In DMARD-IR early nonresponders, 29.0%, 17.2%, and 3.7% of TCZ 8 mg/kg-randomized, TCZ 4 mg/kg-randomized, and placebo-randomized patients, respectively, achieved 28-joint Disease Activity Score (DAS28) ≤ 3.2 by Week 24. Among anti-TNF-IR patients without early response, 26.5%, 8.5%, and 1.9% of TCZ 8 mg/kg-randomized, TCZ 4 mg/kg-randomized, and placebo-randomized patients, respectively, achieved DAS28 ≤ 3.2 at Week 24.
A substantial number of DMARD-IR patients taking TCZ 4 or 8 mg/kg and anti-TNF-IR patients taking TCZ 8 mg/kg who failed to respond by 8 weeks benefited from continued TCZ treatment in combination with DMARD. In contrast, the anti-TNF-IR patients without early responses who continued to take TCZ 4 mg/kg were unlikely to experience a cumulative benefit. ClinicalTrials.gov registration numbers: NCT00106548, NCT00106574, NCT00106535, NCT00106522.
The Journal of Rheumatology 01/2014; 41(2). DOI:10.3899/jrheum.130489 · 3.19 Impact Factor
[Show abstract][Hide abstract] ABSTRACT: Objective. To investigate the effect of tocilizumab on patient-reported outcomes (PROs) in RA patients with inadequate responses to TNF inhibitors (TNFis).
Methods. In a Phase III randomized controlled trial, 489 patients received 4 or 8 mg/kg tocilizumab or placebo every 4 weeks plus MTX for 24 weeks. Mean changes from baseline over time and proportions of patients reporting improvements greater than or equal to minimum clinically important differences (MCIDs) in PROs were analyzed.
Results. At week 24, 8 mg/kg resulted in significantly greater improvements vs placebo in pain, global assessment of disease activity (P = 0.001), Health Assessment Questionnaire-Disability Index (HAQ-DI; P < 0.0001), Functional Assessment of Chronic Illness Therapy-Fatigue (P = 0.0150) and Medical Outcomes Survey Short Form 36 (SF-36 v2) Physical Component Summary (PCS; P = 0.0003) scores, all greater than MCID; 4 mg/kg resulted in greater improvements in pain (P = 0.0100), HAQ-DI (P = 0.0030) and SF-36 PCS (P = 0.0020) scores. Tocilizumab-associated improvements were evident as early as week 2. At week 24, more tocilizumab-treated than control patients reported improvements greater than or equal to MCID in SF-36 domain scores and related PROs (50.9–84.9% vs 35.0–51.7%) and achieved ACR50 responses and/or Disease Activity Score 28 (DAS28) remission with PRO improvements greater than or equal to MCID (36.2–51.2% vs 10–20.7% and 10.7–37.5% vs 0.0–3.4%, respectively).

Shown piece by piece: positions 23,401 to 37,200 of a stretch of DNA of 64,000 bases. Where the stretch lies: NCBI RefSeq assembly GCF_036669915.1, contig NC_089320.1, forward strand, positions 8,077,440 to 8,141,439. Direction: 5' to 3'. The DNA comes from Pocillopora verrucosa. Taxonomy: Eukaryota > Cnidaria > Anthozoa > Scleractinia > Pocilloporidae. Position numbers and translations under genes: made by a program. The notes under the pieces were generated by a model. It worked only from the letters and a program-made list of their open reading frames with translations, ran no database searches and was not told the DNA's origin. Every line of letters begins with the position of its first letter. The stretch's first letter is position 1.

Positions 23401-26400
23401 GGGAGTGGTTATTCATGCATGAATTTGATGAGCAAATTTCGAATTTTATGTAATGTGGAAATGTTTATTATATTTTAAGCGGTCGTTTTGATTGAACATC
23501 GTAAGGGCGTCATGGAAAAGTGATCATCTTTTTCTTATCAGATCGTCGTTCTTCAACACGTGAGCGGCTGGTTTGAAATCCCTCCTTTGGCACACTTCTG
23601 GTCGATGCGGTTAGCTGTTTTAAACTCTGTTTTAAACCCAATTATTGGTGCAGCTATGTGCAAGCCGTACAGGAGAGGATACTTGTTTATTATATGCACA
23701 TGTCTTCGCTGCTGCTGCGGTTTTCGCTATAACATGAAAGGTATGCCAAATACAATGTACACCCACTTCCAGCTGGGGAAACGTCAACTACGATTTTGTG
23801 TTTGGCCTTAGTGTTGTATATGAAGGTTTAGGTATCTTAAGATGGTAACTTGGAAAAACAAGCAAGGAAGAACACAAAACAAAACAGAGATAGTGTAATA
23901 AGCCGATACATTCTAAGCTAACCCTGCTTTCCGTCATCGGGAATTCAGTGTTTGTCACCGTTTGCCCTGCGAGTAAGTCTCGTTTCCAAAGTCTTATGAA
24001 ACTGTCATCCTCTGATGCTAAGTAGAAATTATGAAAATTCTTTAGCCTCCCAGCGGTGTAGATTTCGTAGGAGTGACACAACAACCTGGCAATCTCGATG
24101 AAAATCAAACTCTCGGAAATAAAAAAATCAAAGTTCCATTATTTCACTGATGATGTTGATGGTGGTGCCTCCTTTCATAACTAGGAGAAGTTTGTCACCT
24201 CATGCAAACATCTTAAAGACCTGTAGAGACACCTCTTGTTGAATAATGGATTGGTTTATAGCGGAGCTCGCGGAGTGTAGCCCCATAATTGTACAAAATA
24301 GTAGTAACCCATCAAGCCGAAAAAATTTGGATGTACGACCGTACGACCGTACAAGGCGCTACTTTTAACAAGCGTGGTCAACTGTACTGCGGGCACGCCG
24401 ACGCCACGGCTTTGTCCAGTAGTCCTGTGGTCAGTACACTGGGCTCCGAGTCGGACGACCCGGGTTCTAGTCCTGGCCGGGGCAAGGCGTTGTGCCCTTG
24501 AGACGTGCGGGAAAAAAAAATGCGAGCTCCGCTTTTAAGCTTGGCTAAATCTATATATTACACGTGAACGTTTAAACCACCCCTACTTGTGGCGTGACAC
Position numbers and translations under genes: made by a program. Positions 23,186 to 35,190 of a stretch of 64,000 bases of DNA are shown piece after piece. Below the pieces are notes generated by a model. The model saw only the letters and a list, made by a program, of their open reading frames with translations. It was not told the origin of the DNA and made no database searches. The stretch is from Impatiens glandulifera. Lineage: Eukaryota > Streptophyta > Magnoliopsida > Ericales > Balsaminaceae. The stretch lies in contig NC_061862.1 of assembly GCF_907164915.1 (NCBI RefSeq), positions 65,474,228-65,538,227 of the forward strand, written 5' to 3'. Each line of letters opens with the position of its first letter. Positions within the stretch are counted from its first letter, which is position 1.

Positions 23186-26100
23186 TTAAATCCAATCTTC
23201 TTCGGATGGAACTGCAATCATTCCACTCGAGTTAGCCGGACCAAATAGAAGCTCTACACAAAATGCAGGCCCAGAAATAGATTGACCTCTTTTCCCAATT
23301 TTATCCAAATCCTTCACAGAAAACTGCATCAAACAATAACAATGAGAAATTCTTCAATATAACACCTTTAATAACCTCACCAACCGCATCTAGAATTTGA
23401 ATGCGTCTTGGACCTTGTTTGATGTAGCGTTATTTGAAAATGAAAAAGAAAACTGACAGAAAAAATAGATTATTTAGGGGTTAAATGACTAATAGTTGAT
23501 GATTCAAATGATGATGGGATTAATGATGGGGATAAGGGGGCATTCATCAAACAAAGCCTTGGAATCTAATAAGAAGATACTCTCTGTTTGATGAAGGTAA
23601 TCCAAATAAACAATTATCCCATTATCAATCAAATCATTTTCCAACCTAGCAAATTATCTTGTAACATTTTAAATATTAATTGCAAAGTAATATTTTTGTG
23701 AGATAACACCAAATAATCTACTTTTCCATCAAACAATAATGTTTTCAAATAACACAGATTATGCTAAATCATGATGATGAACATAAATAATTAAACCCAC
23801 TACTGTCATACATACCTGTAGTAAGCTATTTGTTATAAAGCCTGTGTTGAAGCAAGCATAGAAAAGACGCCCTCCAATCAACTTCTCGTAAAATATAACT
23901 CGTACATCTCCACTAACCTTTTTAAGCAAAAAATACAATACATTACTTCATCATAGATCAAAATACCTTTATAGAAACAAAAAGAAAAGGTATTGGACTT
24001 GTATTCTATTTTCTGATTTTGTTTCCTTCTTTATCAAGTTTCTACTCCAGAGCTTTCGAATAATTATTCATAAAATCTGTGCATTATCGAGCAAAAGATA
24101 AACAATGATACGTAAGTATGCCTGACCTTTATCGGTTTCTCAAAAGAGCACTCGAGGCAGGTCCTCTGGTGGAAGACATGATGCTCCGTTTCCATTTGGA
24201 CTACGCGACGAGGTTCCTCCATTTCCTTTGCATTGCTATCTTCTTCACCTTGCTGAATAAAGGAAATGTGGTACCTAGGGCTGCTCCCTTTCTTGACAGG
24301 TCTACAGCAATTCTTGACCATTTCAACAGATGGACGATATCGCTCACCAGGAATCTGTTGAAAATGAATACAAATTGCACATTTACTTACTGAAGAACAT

Conclusion. Tocilizumab treatment in patients with inadequate responses to TNFis resulted in rapid and sustained improvements in multiple PROs that were statistically significant and clinically meaningful, consistent with previous efficacy reports.
Trial Registration. ClinicalTrials.gov, http://clinicaltrials.gov/, NCT00106522.